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Raise Children to Life, not to War

16. Februar 2024

Lesezeit: 10 Minute(n)

On October 4th, three days before the war broke out, I sang “Prayer of the Mothers” in a joint event of the Israeli Women Wage Peace and the Palestinian “Women of the Sun”, two peace organizations led by women from two enemy nations. Seven years had passed since the miraculous “March of Hope”, uniting Palestinian and Israeli women in a call for peace. It was for that march and this group of mothers that I wrote “Prayer of the Mothers” back in 2016, followed by a video clip made by my friend Astar Elkayam, telling the story of this movement and inspiring women and men around the world. The event on October 4th was one of many in which I would join to sing, to march and witness the perseverance and dedication of these courageous women. In a post on October 6th I wrote: “This story will be told for generations to come, the story of the Palestinian and Israeli mothers and grandmothers who woke up from the illusion that they were powerless and decided to act together to create a new reality …”
Text: Yael Deckelbaum; A German version of the article can be found here.

On October 7th, I arrived in Germany to give a concert. The poster at the entrance to the venue said: “Saturday, 7/10 , 7 pm, Yael Deckelbaum – ‘War is not a Woman’s Game’”. Ironically it was that very morning that I woke up to the news of the massacre. With every passing day I would hear that more people I know and love have disappeared, are dead, horrifying stories of rape, decapitated babies. My friend Michal Halev flew to Israel to try to find her son who was at the Nova festival. It took almost a week, while losing her mind, before she got the news, the worst of the worst of news that they had discovered his body, she had lost her only son. Mothers I know had Hamas call them from their abducted daughters’ phones, and I will not repeat the things they said.

Social media has told the story well enough, and still I feel it is important to make it clear that the people of Israel have been and are still going through the biggest collective trauma since the establishment of the State of Israel. I have never experienced anything like this in my lifetime. The pain, the horror, and the fear that I felt in my bones made me sense something I have not yet recognized: I am a particle in a fabric, an entity that is the Jewish people, and I know that because that body was so deeply hurt, that even me – in my distant individuality – couldn’t stop crying for weeks. I don’t understand what connects me to that fabric beyond being born into it, to my relationships, geography, history, and the stories I was brought up on, but it is deeper than all of the above, and I can’t put it into words.

“The voice of those who carry life is silenced.”

As a “citizen of the world”, a flower girl, who would never raise the Israeli flag (nor any flag) in pride, who has always advocated for a two state solution, it took me a long time to wrap my head around the fact that I now belong to one side of a war, I didn’t choose it, I didn’t personally create these circumstances, they apply to me, and if anything: I belong to the group of people who tried to make a change. In the years prior to these events I have written songs like “Prayer Of The Mothers”, “Women Of The World Unite”, “What About The Women”, “War Is Not A Woman’s Game”, “Knit The Net” and more. I was deeply inspired by the story of the women of Liberia, who put an end to a 13 year civil war. I had faith that their story could be the story of the women of Israel and Palestine, the story of the women of the world, so I created a whole album dedicated to inspiring women to unite and stop all wars together.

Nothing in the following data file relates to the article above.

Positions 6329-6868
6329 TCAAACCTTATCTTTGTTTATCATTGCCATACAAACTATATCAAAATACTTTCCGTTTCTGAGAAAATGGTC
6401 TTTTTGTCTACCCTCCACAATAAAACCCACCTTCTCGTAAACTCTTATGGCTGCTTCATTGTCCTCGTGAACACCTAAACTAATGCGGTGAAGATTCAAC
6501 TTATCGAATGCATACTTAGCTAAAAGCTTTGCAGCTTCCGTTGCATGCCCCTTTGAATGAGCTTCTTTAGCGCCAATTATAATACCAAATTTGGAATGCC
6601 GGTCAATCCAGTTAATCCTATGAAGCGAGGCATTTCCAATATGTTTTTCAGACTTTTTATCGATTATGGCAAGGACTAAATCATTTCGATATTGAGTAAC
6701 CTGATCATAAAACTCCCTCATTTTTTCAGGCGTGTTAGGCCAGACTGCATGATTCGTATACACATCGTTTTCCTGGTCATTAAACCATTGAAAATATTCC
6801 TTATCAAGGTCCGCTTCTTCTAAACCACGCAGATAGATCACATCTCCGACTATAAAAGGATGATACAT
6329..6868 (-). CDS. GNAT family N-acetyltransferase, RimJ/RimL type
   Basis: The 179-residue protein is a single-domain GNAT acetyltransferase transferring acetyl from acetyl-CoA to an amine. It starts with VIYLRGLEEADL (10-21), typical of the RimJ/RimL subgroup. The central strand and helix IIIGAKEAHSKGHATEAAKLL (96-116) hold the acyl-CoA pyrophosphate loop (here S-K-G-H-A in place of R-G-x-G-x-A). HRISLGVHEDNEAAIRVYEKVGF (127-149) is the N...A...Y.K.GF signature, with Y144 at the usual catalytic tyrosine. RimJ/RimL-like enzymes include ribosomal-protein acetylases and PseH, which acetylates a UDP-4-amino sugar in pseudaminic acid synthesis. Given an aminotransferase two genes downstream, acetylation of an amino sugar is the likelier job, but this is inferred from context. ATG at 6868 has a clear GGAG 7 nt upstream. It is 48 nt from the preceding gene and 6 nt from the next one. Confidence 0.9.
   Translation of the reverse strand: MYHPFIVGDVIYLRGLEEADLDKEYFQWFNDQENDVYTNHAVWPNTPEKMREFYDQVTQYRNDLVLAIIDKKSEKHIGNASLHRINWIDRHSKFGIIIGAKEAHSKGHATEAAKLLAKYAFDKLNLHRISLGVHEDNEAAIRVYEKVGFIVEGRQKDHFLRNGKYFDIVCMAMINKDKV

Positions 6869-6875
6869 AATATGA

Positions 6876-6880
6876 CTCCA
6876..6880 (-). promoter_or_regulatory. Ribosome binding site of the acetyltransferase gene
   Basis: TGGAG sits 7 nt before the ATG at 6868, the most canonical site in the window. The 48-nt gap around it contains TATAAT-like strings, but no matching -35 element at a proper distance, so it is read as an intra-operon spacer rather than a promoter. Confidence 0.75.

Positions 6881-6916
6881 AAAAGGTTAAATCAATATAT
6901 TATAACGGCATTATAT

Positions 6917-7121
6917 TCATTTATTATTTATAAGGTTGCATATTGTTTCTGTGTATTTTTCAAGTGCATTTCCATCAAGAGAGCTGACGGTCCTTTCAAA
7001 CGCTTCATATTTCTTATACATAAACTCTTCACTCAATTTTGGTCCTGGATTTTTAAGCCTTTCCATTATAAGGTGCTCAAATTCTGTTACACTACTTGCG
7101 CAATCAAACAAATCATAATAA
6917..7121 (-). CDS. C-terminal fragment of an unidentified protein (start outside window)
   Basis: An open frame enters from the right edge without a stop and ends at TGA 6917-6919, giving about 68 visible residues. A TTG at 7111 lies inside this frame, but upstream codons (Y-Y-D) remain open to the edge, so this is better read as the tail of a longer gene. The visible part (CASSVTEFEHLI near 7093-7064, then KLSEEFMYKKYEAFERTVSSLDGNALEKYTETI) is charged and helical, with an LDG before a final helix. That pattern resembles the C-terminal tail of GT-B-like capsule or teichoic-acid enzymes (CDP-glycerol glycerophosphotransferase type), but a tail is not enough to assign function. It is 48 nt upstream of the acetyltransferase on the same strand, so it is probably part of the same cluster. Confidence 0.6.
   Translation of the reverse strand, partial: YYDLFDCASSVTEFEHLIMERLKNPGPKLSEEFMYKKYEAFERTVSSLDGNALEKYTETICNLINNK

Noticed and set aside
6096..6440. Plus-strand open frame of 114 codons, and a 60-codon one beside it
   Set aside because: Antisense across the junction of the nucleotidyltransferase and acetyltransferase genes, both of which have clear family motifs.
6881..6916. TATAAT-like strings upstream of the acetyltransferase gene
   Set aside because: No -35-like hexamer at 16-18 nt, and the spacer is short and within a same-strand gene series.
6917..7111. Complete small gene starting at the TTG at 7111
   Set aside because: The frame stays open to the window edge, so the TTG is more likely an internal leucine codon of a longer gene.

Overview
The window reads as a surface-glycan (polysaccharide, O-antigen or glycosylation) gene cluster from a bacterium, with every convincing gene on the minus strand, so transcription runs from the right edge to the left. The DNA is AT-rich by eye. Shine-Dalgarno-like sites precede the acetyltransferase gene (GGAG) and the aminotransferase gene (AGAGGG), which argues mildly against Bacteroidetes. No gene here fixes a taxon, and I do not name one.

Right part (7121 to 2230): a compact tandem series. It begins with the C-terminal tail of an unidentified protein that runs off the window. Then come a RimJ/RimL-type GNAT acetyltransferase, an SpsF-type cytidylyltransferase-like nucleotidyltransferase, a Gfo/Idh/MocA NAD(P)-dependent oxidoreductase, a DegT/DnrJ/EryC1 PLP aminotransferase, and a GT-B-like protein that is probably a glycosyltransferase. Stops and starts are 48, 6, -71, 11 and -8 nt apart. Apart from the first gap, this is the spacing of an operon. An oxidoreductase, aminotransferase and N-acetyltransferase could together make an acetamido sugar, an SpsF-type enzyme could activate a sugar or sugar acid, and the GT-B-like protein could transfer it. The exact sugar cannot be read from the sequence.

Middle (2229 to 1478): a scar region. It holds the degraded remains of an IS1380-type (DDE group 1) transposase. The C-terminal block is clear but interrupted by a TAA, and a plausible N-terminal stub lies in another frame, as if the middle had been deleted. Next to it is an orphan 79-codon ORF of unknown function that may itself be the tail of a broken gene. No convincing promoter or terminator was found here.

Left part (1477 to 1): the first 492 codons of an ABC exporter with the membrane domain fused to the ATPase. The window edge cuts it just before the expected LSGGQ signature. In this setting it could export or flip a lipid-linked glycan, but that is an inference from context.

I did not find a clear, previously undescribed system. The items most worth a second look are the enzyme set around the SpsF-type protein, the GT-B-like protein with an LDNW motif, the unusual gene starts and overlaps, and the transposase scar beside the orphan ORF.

Marsch der Hoffnung im Oktober 2016 / March of Hope in October 2016

Foto: Yair Golov

 

Since October 7th I find myself in freeze mode. Terrified by what is happening, it is as real as it could get now. No longer a story in my head, but real people personally close to my heart, being terrorized to an extent of cruelty beyond imagination. Peace activist Vivian Silver – from “Women Wage Peace”, was presumed kidnapped for a month before they IDd her body. In this freeze mode I observed as the situation deteriorated, claiming more and more innocent lives, now on the Palestinian side, and I have no idea what to do or say. My voice was silenced, my songs for peace, embarrassed. I thought about gathering the women, marching together into the battlefield and singing this war out of existence, singing everyone into an awakening.

But women have been raped. My bones were on fire. International women organizations were silent about it, people around the world celebrated this attack, aligning themselves with savagery. Unimaginable footage of a woman’s violated body dragged down the streets of Gaza, spat on by men and women, in a celebration, shook me to the core. It pushed a button inside me, turning off my power completely, turning off my access to the light, to hope in humanity. Hell broke loose and my entire view of the world was shattered into little pieces. How can I make peace with people who do such things, who celebrate such acts? What about the women I asked myself? 

Marsch der Hoffnung im Oktober 2016, in der Mitte Yael Deckelbaum / March of Hope in October 2016, Yael Deckelbaum in the centre

Foto: Gil Shani

 

Now I see with my own two eyes, in live streaming, what happens to women in times of war. First, we get raped. Invasion into a woman’s body marks the stabbing of the spear into the womb of a nation. Everyone who is sensitive can feel this invasion in their body, even if it has not happened to you personally. This shakes up every parent who has a daughter, enough to drive you out of your mind. (I am not a mother, and yet it drove me completely out of mine.) Second: We have our sons and husbands sent away on the battlefields. At this point most of us encourage that and feel thankful for having an army of brave soldiers to watch over us and keep our children safe from harm. When they return there will be a whole generation of traumatized men, families will be destroyed, war will continue to echo away from the public eye, each woman in her home will need to live with it, work with it. Third: We stick closely to our tribe, protect, support, and stand behind the lines of our army. Some of us choose to be warriors like the men, most of us hold the fort, tend to the children, the injured, make sandwiches, send food, heal, and avoid saying anything that will weaken the united front that is now attacking the enemy tribe. Fourth: Our true voice is silenced. The voice of those who carry life, does not apply in times of war. It is not time for mercy and tenderness.